CAMPBELL, CALIF. -- Recognition Systems, the biometric component of Ingersoll-Rand's (IR) Security Technologies, announced today that Solution Expert Technology of Hong Kong has implemented a biometric-based system using 90 HandReaders that controls access for approximately 12,000 workers to all entrances at a construction site that will ultimately be the Venetian Macau, the anchor of a Las Vegas-style strip for Asia. The Venetian Macau will include 1,500 luxury suites, with an additional 1,500 suites planned in Phase II of the development, a million square foot convention center, 15 fine dining restaurants, a 15,000-seat arena, a 2,000-seat showroom, and a 600,000-square-foot shopping mall with several additional restaurants.
"Protecting projects from theft and keeping people from getting hurt on construction sites are always a top concern," explains Tony Yuen, COO of Solution Expert Technology. "In Macau, strict labor and safety laws that prevent illegal workers, and workers without safety training, from entering construction sites make strict access control even more urgent. General contractors who violate these laws receive heavy penalties when they are caught."
According to Yuen, contractors are increasingly turning to biometric hand geometry technology to help them quickly give access to authorized workers and accurately deny entry to people who should not be on site. With HandReaders, a worker's permit and safety training records, along with expiration dates, can be entered into a database that not only verifies an employee's identity, but instantly checks to see if that employee is authorized to be there.
HandReaders automatically take a three-dimensional reading of the size and shape of a hand and verify the user's identity in less than one second. At the Venetian Macau, the site is so big that there were concerns that cables would be consistently cut so data is sent wirelessly, using an 802.11 wireless router.
Solution Expert Technology has written time and attendance software for both Chinese and English users that interfaces seamlessly with the HandReaders. Similar systems are used at more than 100 construction sites operated by several of the largest construction companies in Hong Kong.
At the Venetian Macau site, turnstiles are posted at each entrance. A total of 44 turnstiles have been installed at the site so far. The turnstiles create a dual system with HandReader terminals on both sides, allowing the same turnstile to be used by workers either entering or exiting a site. A contactless smart card, typically kept in a hip pocket, calls up a stored biometric template, which is then immediately validated by placement of the employee's hand on the HandReader terminal. Timekeeping information for the employee is instantly transmitted to a central office wirelessly. Everyone entering the site, from employees to outside subcontractors and vendors, is required to use the HandReaders for access.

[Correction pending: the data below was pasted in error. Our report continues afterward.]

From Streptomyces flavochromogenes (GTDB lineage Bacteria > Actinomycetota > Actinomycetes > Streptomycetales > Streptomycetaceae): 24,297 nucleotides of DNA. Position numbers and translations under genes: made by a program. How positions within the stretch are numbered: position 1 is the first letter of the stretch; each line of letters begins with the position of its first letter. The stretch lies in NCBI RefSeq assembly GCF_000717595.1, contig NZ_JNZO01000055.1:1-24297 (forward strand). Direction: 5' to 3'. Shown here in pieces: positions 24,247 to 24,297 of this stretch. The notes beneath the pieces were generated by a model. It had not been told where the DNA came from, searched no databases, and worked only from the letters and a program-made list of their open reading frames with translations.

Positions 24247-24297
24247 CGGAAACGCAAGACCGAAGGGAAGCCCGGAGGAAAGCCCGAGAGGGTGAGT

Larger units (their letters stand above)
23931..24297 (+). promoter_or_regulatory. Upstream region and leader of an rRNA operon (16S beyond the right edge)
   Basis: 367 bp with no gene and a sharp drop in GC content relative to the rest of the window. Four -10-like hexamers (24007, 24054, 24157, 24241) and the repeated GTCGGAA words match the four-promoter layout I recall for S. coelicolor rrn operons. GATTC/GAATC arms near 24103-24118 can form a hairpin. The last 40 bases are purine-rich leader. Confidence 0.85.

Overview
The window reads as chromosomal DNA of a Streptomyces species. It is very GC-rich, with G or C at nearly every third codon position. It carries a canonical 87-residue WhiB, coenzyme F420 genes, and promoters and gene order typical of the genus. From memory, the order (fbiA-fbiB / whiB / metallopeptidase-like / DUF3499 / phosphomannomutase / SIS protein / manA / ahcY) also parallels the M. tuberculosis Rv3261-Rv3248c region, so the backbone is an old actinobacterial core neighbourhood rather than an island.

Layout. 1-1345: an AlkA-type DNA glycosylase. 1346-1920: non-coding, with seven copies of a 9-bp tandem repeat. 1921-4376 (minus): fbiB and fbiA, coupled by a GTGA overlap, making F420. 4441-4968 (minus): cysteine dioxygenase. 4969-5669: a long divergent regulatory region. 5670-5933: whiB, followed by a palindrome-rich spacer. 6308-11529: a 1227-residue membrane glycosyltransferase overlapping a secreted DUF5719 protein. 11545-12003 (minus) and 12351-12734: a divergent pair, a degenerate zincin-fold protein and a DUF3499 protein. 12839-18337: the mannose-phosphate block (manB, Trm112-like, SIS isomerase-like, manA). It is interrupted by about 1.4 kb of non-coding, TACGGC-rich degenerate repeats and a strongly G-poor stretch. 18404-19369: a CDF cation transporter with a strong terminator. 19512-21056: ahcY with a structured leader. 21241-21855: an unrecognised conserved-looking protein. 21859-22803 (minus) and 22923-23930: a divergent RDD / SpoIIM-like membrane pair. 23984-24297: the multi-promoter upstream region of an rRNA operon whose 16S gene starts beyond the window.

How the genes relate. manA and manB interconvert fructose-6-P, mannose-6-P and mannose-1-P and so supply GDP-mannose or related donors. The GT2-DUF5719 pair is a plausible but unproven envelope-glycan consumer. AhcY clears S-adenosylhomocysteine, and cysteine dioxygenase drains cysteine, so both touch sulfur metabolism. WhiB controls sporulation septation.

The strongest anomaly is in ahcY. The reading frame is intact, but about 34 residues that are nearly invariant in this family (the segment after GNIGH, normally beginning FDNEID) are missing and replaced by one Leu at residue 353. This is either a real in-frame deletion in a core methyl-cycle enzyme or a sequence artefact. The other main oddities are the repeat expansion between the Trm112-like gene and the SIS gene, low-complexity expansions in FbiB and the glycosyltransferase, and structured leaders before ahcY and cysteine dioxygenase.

The HandReaders themselves are protected by weatherproof stainless steel housings equipped with red/green indicator lights. One set of battery-powered turnstiles can serve up to 300 workers who enter and exit the site up to six times a day. That means that one set of turnstiles can handle 1,800 transactions per day while still quickly and efficiently providing both timekeeping and access control functions. Over 72,000 transactions are performed each day at the Macau site.
"The portability of our solutions is a key selling point," adds Yuen. "Site entrances are temporary and often moved every three to four weeks. Our turnstile solutions are made to be easily towed from entrance to entrance and site-to-site.
"With the HandReader turnstiles, the construction company can now directly pay all workers, whether they have been hired by subcontractors or not, eliminating potential contract disputes and giving construction companies greater control over their budgets," Yuen continues. "They also have daily access to accurate reports about overall payroll costs. The HandReader terminals also ensure that every person entering a construction site holds a valid safety card and has completed an eight-hour mandatory safety training class.
"What's more, the HandReaders prevent 'buddy punching,' a practice by which one employee punches the timeclock for a coworker who is late or absent and put a lid on the not-uncommon practice of simultaneously punching in at two different construction sites. The cost savings to companies from those two issues alone are enormous, accounting for between 3 to 5 percent of overall payroll costs," Yuen emphasizes.